If you want to know why coronavirus is spiking in the US, compare Florida with Illinois

Noah Berlatsky
·4-min read
Guests wear masks as required to attend the official reopening day of the Magic Kingdom at Walt Disney World in Lake Buena Vista, Florida: AP
Guests wear masks as required to attend the official reopening day of the Magic Kingdom at Walt Disney World in Lake Buena Vista, Florida: AP

Coronavirus numbers in the United States over the last week have been terrifying. Cases have been rising precipitously throughout the country: Ohio, Louisiana, and Tennessee have all averaged more than 1,000 new cases per day. Georgia has averaged more than 3,000 per day. California is over 8,000. Texas and Florida are both over 9,000. And Florida in particular appears to be accelerating: on Sunday it reported 15,300 new cases in one day, a record for any state in the US, and on Monday it was almost 13,000.

The spike in cases is not just a result of more testing; percentage of positive tests has also been increasing. In the last month Arizona's positive test rate went from 12.7 percent to 26.8 percent; Florida's went from 4.1 percent to 19.1 percent.

While the infection rages out of control in Florida, Texas, and Arizona, though, other parts of the country have had real successes in fighting Covid. In particular, a quick, coordinated, and sustained response in my own state of Illinois has quietly but decidedly reduced case numbers and deaths.

Illinois' achievement is both a model and an accusation. It points a way forward for other states. It also shows that the disaster facing the country now was thoroughly preventable.

State officials in Illinois have managed to contain the virus by acting early, aggressively, and imaginatively. In mid-March, with only about 100 cases in the state, Chicago's Mayor Lori Lightfoot cancelled the annual St Patrick's Day Parade, and Governor J B Pritzker closed schools. He delivered a shelter-in-place order on March 20.

At the same time, before the the caseload had reached crisis levels, Pritzker brought in proactive measures to increase healthcare capacity. He called retired doctors and nurses to return to work. He also ordered McCormick Place convention center to be converted into a 3,000-bed field hospital — a step that proved unnecessary, but which shows how seriously he took the crisis. The state worked ceaselessly to increase testing, and by early June had enough capacity that anyone in the state concerned about their Covid status could get a test. From less than 10,000 tests a day in April, the state now tests almost 40,000 people daily.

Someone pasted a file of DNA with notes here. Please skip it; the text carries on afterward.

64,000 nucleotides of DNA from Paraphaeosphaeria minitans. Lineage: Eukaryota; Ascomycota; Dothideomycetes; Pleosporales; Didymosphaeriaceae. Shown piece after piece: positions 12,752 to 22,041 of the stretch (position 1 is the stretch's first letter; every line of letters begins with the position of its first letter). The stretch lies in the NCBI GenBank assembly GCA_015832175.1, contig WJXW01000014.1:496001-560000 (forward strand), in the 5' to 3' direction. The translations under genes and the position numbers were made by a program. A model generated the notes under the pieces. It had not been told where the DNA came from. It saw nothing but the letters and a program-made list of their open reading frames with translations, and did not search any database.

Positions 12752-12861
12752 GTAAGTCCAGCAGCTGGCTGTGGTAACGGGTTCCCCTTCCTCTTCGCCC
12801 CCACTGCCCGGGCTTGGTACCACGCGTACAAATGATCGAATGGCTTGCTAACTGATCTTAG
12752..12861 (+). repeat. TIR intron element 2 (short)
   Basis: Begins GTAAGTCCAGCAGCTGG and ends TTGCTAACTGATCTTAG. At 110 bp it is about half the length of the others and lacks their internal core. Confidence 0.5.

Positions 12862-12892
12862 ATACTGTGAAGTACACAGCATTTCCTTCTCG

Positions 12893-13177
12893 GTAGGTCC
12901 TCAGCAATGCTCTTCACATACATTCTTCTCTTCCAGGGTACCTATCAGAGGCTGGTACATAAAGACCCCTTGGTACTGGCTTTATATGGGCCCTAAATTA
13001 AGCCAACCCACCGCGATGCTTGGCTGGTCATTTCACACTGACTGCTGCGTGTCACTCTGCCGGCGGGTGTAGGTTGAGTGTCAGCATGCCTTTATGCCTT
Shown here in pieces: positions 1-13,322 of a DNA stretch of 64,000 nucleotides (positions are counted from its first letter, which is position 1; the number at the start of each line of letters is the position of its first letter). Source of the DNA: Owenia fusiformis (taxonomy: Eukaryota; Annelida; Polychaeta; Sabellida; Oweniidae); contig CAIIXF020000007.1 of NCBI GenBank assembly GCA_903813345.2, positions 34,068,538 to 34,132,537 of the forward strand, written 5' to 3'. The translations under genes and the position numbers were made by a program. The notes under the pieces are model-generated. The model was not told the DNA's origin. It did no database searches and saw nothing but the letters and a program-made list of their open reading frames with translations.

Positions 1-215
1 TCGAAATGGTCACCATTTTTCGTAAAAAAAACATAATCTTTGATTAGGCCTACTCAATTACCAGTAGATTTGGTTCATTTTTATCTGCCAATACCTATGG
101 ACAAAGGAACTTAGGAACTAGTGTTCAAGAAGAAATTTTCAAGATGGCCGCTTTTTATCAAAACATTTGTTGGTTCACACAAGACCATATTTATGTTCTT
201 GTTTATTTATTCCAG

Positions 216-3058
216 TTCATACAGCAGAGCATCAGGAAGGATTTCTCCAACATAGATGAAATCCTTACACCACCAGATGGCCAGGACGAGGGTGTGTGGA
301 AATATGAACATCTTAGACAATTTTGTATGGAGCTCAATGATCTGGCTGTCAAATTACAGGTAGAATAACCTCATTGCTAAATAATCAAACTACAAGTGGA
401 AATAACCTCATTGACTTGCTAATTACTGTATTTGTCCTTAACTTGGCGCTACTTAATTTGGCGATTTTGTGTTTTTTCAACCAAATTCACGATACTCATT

Public officials in Illinois have also been consistent in telling the public that the virus is serious, and in urging people to take precautions. In my own mostly working-class northwestside Latinx neighborhood, these warnings seem to have been effective. In grocery stores and pharmacies, everyone wears masks. Businesses have installed plastic shields at registers to protect workers. When walking outside, most people responsibly social distance.

This isn't to say that every aspect of Illinois' response has worked perfectly. The state went ahead with its March primary election rather than postponing it, a controversial decision which may have led to unnecessary deaths. Illinois has done little to release vulnerable prisoners. His failure there was responsible for sparking one of the worst Covid outbreaks in the country in Cook County Jail.

Nor did Illinois escape a serious outbreak. The state never posted New York numbers, but in mid-May, 191 deaths were reported in a single day. Overall, more than 7,000 people have died. In April and May, the state was regularly reaching more than 2,000 new cases a day, with a high of more than 4,000.

That makes it more impressive that the state has managed to get the outbreak under control. Even as restaurants and bars have begun to cautiously reopen and increased testing is in place, new cases in the state are hovering around 1,000 per day. Deaths in the last few days have been in the 20s. Those are the lowest numbers since the beginning of the outbreak in March.

Pritzker's aggressive, multi-pronged efforts to promote masking, social isolation, testing, and healthcare capacity stands in sharp contrast to the actions of governors like Florida's Ron DeSantis. In March, while Pritzker was closing schools and businesses, DeSantis left stay-at-home orders to local authorities, despite a rapidly rising caseload. Since then he's consistently downplayed dangers from the virus, even as cases have spiked over the last week. Disney World is reopening, just as many hospital report they have already run out of ICU beds. And deaths are slowly but ominously creeping up. Florida hit a one-day record high of 120 deaths from Covid on July 9.

Illinois' numbers could climb again too. Coronavirus hasn't been eliminated in the state by any means. Relaxing stay-at-home orders is a risk. And there's a limit to what local officials can do as long as the federal response remains catastrophically inadequate.

Still, Pritzker has shown how much can be done statewide despite Trump's malevolent incompetence. Illinois has not done everything perfectly. But there's no doubt Pritzker has saved hundreds and perhaps thousands of lives. He's largely done the right thing for his constituents. In the coming weeks, I fear we'll see how badly DeSantis and other governors have failed theirs.

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